Website survey

We want your feedback on the Scottish Parliament website. Take our 6 question survey now

Skip to main content

Language: English / GĂ idhlig

Loading…

S6W-03808: Jackie Baillie (Dumbarton)

Scottish Labour

Date lodged: 18 October 2021

To ask the Scottish Government what its response is to reports that officials from the Clinical Priorities Unit told chronic pain patients that gestures such as tutting or eye rolling at a meeting of the National Advisory Committee on Chronic Pain could lead to dismissal as a volunteer patient representative and that such behaviour would be reported to ministers to obtain a decision on their continued membership of the committee.

Answered by: Maree Todd 8 November 2021

We are committed to ensuring that people with chronic pain are involved in decisions about the services they use. We have established a Patient Reference Group for Chronic Pain, convened and run by the Health and Social Care ALLIANCE, to ensure that the views of those with lived experience are included in Government policy development and service improvement work.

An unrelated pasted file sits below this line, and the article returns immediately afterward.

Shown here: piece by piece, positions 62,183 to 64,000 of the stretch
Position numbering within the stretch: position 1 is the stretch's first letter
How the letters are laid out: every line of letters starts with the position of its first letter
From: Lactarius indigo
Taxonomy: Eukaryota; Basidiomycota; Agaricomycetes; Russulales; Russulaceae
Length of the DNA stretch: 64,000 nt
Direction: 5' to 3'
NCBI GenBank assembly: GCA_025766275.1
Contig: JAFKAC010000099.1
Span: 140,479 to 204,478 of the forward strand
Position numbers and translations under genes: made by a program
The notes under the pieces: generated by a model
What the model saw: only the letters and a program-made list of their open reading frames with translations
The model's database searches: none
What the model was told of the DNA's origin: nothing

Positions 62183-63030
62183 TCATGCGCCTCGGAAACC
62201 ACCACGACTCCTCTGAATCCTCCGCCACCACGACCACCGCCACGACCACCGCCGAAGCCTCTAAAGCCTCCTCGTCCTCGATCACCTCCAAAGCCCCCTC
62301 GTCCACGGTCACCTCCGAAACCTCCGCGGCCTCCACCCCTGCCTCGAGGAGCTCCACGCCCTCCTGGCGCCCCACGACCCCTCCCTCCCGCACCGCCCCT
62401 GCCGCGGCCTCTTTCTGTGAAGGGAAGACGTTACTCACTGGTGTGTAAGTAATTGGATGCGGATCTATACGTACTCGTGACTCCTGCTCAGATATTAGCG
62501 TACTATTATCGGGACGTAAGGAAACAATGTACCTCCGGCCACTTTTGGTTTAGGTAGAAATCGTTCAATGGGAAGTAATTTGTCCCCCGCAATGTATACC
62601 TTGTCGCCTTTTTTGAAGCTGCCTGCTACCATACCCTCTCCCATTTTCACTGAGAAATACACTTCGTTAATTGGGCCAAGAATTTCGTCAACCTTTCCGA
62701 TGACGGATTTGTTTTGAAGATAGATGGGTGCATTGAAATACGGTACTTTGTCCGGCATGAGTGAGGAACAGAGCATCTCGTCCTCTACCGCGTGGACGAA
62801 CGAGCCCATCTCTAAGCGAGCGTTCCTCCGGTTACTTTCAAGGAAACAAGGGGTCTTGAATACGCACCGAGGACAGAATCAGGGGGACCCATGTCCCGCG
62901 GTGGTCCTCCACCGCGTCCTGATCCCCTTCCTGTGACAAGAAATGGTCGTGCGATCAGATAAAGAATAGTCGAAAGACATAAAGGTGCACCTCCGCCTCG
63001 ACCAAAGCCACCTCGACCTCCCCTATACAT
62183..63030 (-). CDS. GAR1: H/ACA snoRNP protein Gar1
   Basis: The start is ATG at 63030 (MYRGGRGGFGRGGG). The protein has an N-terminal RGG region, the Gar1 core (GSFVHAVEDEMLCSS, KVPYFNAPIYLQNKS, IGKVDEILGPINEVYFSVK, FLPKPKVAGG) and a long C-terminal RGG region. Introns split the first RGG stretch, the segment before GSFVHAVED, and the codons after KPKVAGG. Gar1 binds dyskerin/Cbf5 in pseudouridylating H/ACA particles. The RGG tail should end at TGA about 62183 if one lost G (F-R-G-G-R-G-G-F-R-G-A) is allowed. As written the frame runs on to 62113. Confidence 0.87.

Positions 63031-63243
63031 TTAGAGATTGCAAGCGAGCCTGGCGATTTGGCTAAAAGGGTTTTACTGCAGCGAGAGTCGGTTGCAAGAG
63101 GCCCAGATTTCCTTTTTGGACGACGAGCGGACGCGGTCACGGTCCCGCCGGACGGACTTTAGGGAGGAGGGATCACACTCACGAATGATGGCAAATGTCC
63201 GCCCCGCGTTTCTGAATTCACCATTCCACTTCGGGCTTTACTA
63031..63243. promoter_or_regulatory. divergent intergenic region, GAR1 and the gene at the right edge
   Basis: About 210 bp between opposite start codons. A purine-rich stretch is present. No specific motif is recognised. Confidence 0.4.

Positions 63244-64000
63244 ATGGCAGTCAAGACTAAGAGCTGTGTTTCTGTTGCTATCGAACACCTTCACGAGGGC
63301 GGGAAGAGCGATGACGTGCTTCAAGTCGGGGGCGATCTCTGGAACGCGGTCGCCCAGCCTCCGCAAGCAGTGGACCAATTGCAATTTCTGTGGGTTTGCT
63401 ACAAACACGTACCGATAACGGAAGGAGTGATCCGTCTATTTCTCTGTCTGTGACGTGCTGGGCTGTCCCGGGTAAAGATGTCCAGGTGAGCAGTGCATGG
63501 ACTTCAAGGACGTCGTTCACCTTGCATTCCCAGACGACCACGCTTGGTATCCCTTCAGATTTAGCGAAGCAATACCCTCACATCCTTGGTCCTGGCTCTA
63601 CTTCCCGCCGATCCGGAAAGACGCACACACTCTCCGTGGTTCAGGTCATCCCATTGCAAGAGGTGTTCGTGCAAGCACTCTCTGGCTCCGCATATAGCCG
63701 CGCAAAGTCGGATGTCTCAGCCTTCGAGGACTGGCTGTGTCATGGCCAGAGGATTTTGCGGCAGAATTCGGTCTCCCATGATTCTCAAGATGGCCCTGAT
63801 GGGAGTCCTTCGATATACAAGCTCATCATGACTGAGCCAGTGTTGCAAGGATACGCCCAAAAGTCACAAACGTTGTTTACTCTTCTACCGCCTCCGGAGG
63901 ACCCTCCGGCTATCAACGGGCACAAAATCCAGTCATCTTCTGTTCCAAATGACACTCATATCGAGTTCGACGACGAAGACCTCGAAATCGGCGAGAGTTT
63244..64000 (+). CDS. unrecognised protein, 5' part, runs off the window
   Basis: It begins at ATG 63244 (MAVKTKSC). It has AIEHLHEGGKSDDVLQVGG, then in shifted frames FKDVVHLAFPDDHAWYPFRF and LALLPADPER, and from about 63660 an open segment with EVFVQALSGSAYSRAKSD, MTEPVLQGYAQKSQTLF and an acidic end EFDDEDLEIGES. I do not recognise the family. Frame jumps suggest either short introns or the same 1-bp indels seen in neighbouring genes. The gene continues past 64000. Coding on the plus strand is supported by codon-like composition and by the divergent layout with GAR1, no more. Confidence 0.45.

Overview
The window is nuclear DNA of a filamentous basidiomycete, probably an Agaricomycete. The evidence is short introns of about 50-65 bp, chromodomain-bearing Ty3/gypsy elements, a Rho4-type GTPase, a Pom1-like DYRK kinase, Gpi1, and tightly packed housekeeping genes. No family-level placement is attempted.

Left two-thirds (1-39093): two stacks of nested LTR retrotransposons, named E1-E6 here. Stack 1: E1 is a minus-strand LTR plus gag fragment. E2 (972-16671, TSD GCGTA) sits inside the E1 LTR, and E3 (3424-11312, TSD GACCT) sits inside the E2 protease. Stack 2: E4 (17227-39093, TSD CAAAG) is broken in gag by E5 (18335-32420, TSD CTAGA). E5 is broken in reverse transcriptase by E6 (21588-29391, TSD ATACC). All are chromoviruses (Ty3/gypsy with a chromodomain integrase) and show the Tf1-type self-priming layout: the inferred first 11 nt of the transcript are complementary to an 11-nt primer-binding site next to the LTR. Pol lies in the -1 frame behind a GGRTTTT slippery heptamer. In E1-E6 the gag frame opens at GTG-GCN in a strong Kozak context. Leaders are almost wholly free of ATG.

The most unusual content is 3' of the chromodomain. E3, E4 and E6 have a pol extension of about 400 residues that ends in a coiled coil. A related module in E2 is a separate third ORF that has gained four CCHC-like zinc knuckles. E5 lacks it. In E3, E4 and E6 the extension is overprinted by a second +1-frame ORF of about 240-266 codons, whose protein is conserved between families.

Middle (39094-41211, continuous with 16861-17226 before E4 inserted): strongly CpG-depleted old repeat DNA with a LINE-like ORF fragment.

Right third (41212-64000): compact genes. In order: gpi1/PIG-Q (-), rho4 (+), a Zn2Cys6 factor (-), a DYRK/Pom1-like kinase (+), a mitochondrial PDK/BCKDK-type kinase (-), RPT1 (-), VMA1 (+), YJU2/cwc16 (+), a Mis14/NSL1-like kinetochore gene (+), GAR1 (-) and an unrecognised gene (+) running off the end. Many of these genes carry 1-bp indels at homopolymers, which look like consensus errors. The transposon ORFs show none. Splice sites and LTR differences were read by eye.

Representatives from the Group are members of the National Advisory Committee for Chronic Pain and have been equal contributors (alongside third-sector groups, researchers, NHS decision-makers and those on the frontline delivering pain management services) in developing a new Framework for Pain Management in Scotland.

Any claims of bullying and intimidation of patient representatives on the Committee by officials are untrue. All members of the National Advisory Committee are free to make whatever contribution they wish to discussions. However, all committee members must abide by the behaviours set out in the Terms of Reference, including the values of respect and mutual collaboration. The National Advisory Committee last met in May 2021 and since then we have communicated with members by correspondence, including reminding them of the behaviours set out in the Terms of Reference.

We will be reviewing how we can best engage the chronic pain community in order to help inform implementation of the Framework to ensure we improve services, support and outcomes for people with chronic pain.

Ministers are not responsible for individual staffing decisions. However, I am confident that the officials involved in supporting our policy development for chronic pain are suitably trained and equipped to do so as set out in my response to question S6W-02871 on 21 September 2021. All answers to written parliamentary questions are available on the Parliament’s website, the search facility for which can be found at https://www.parliament.scot/chamber-and-committees/written-questions-and-answers.